10 Top Tips to Recruit “Passive Candidates”

Posted: January 9, 2014 in Uncategorized

Sometimes the best hires aren’t the ones actively looking for a job. Better known as “passive” candidates, these gainfully employed professionals are reasonably happy, but might be willing to consider a more attractive offer.

“Passive candidates are not really as passive as they say they are,” said Steve Guine (@IIT_Inc), National Director of Staffing at IIT. “Like active candidates, they are more than willing to listen. The big difference being, they are more selective.”

How do you find these passive candidates, approach them, get your company on their radar, and ultimately recruit them? We asked experts in the field who have successfully recruited passive candidates for their advice.

Tip 1: Start blogging

We’re not the first to advise “start a blog,” but there’s a reason you hear this repeatedly. People engage around content, and producing relevant content via a blog presents you as an authority in your field for others to follow.

“Don’t write about your company,” said Becky Carroll, Principal of the Petra Consulting Group. “Write about topics that people in your industry should be considering, even if they aren’t looking for a job right now.”

Jessica Miller-Merrell (@blogging4jobs) started Blogging4Jobs in 2007 solely to reach passive candidates, answer their job search questions, provide value, and build a reputation as someone who cares.

“[A blog] is the best method in which to build a reputation and recruit with the passive candidate in mind,” said Miller-Merrell.

If getting started seems intimidating, read “Blogging Advice for People Who Have ‘No Time to Blog.’”

Tip 2: Mine your applicant tracking system (ATS)

You already have a great database of passive candidates, said Matt Charney (@mattcharney), Senior Manager, Online and Social Media Brand for Cornerstone OnDemand. Just go back a couple of years in your ATS. Do a deep dive and cross reference what those old candidates are doing now via social networks and people search engines like pipl.

Ignoring your own ATS has been quite an epidemic in recruiting. Jennifer Hasche (@JenniferINTUIT), Lead Sourcer atIntuit, noted in a Dice interview last year that Intuit had 230 submissions for one position in their ATS, but no one had looked at them. Chances are good those candidates would have been worth considering – Sixty percent of recruiter-submitted applicants are already in a company’s ATS, said Sarah White (@imsosarah), author of the HRTechBlog.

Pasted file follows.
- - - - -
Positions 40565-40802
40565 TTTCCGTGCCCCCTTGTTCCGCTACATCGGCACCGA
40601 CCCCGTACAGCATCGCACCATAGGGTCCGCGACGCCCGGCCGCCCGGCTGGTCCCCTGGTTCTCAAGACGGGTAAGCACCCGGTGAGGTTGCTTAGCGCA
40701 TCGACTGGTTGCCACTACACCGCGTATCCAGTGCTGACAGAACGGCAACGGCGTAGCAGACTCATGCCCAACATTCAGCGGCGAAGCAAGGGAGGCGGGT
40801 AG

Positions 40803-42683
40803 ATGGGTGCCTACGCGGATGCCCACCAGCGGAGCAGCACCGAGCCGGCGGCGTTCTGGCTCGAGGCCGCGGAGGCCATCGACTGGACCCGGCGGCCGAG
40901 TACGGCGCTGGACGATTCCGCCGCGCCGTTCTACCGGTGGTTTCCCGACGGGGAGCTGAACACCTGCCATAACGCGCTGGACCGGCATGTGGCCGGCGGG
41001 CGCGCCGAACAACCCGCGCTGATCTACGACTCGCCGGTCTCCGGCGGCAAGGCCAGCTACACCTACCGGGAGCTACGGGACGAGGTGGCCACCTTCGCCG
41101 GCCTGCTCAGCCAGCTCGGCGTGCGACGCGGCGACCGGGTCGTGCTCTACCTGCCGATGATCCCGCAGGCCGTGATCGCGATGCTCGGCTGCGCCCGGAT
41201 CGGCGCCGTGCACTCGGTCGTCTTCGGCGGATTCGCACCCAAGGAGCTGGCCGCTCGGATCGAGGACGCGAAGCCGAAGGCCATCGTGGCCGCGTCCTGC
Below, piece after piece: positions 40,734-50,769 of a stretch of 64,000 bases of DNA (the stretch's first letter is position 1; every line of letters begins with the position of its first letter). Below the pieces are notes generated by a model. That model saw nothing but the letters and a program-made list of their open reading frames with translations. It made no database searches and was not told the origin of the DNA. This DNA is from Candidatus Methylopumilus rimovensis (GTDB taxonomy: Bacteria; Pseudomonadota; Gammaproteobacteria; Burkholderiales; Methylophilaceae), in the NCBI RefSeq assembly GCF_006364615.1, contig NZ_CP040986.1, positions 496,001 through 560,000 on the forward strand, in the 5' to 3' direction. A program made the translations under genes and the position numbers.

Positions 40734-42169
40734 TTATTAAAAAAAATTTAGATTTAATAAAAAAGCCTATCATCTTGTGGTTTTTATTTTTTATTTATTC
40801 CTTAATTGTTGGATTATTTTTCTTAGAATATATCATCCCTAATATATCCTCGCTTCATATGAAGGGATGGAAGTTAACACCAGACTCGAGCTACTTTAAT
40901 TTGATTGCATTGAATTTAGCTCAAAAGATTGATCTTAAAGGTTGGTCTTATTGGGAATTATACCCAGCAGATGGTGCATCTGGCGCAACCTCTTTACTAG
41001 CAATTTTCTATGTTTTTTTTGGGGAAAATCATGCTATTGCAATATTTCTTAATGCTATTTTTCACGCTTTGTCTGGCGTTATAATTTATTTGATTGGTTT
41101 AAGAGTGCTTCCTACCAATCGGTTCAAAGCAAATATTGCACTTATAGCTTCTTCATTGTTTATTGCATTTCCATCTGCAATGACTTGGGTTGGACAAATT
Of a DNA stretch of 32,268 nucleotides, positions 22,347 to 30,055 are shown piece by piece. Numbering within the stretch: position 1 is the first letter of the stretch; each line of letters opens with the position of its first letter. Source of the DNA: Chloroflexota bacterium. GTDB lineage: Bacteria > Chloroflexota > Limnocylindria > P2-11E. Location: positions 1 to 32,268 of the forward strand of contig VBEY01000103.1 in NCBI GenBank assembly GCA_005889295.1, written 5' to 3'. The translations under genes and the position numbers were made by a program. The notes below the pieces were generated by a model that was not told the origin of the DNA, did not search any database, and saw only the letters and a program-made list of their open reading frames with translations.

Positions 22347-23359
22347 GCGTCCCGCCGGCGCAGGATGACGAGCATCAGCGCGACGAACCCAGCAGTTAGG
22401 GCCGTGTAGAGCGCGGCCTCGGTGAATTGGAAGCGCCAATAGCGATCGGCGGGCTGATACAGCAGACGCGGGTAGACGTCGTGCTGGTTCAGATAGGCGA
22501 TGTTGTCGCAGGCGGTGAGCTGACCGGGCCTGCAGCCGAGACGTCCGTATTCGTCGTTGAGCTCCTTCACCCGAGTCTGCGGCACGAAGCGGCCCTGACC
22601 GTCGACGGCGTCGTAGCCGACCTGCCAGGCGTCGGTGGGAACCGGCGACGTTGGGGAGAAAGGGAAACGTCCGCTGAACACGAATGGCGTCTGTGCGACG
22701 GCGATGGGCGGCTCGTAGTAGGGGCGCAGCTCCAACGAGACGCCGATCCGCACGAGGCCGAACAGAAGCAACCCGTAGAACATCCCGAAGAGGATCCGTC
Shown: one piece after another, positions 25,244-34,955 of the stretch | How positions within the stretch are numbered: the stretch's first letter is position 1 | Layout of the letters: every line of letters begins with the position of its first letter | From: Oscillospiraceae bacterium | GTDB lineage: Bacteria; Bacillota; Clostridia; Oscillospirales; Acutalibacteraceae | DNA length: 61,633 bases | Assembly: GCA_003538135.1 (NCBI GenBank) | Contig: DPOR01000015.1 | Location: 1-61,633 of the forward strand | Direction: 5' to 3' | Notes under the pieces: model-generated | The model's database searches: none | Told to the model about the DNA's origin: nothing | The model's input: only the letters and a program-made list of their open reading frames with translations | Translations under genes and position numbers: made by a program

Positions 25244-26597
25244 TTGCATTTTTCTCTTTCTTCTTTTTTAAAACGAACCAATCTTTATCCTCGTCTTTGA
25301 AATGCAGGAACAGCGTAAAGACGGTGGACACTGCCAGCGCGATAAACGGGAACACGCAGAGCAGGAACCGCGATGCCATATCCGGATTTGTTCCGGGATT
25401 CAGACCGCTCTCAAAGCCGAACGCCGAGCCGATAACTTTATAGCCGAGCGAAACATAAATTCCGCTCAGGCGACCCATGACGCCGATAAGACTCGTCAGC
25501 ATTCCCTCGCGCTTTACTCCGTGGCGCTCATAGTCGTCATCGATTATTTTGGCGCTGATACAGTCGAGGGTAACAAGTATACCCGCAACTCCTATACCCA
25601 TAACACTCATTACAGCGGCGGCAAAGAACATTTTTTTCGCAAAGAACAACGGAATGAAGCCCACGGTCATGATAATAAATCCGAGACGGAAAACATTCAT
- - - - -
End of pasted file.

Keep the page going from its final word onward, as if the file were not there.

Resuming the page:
“These candidates, even if they’re not looking, are almost always open to a conversation if they’ve previously applied,” said Charney. “Many times you’ll see that while they might not have been a right fit a couple years back, they are now as they’ve had the chance to gain the necessary skills and experience.”

Similarly, Dice has a Passive Candidates tab built into our TalentMatch search tool. When you search for tech candidates by tech skill, geographical area or any other criteria, you can isolate those coveted passives who have had their resume in the Dice database for 365+ days.

Tip 3: Flatter passive candidates by simply recruiting them

“It’s a compliment to be pursued by a recruiter,” said Sam Friedlander (@sfriedla1), Senior Manager Pharmacy Data Warehousing at Kaiser Permanente. “It’s assurance that one is valuable to the marketplace, and it’s a boost to one’s ego. The pursuit could ignite a thought in the passive candidate to consider an opportunity that might be better.”

Recruiters can take advantage of making a great first impression, but remember to be genuine and honest, not spammy.

Tip 4: Inquire about specific talents, not job seekers

After hearing lots of advice on getting referrals from people you know, we realized that successfully connecting with those referrals depends on how you approach the referral request.

“Instead of asking, ‘Who do you know that is looking?’,” said Shana Farnsworth (@ShanaRandstad), Delivery Manager for Randstad Technologies, “Ask, ‘Who do you know with the same skill set or XYZ skill set?’”

Tip 5: Approach recruiting like dating